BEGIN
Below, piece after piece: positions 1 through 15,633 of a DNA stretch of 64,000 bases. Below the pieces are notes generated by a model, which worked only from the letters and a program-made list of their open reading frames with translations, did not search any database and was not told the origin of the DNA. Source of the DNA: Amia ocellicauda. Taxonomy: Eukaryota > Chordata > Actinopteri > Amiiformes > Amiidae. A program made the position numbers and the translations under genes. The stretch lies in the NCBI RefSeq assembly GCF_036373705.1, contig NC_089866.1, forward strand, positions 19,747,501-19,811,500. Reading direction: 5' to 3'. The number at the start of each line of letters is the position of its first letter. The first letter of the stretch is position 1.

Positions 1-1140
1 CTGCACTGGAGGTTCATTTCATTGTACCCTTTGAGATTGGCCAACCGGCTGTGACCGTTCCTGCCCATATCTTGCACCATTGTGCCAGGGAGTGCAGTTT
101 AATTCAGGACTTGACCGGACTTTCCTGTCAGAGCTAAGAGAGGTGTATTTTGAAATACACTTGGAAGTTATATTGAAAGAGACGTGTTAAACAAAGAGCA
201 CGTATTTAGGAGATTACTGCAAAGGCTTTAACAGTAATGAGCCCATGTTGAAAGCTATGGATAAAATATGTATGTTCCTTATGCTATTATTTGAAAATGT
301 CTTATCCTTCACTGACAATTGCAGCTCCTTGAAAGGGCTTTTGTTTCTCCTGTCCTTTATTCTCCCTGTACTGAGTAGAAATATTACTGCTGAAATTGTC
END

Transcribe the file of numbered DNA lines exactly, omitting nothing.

Below, piece after piece: positions 1 through 15,633 of a DNA stretch of 64,000 bases. Below the pieces are notes generated by a model, which worked only from the letters and a program-made list of their open reading frames with translations, did not search any database and was not told the origin of the DNA. Source of the DNA: Amia ocellicauda. Taxonomy: Eukaryota > Chordata > Actinopteri > Amiiformes > Amiidae. A program made the position numbers and the translations under genes. The stretch lies in the NCBI RefSeq assembly GCF_036373705.1, contig NC_089866.1, forward strand, positions 19,747,501-19,811,500. Reading direction: 5' to 3'. The number at the start of each line of letters is the position of its first letter. The first letter of the stretch is position 1.

Positions 1-1140
1 CTGCACTGGAGGTTCATTTCATTGTACCCTTTGAGATTGGCCAACCGGCTGTGACCGTTCCTGCCCATATCTTGCACCATTGTGCCAGGGAGTGCAGTTT
101 AATTCAGGACTTGACCGGACTTTCCTGTCAGAGCTAAGAGAGGTGTATTTTGAAATACACTTGGAAGTTATATTGAAAGAGACGTGTTAAACAAAGAGCA
201 CGTATTTAGGAGATTACTGCAAAGGCTTTAACAGTAATGAGCCCATGTTGAAAGCTATGGATAAAATATGTATGTTCCTTATGCTATTATTTGAAAATGT
301 CTTATCCTTCACTGACAATTGCAGCTCCTTGAAAGGGCTTTTGTTTCTCCTGTCCTTTATTCTCCCTGTACTGAGTAGAAATATTACTGCTGAAATTGTC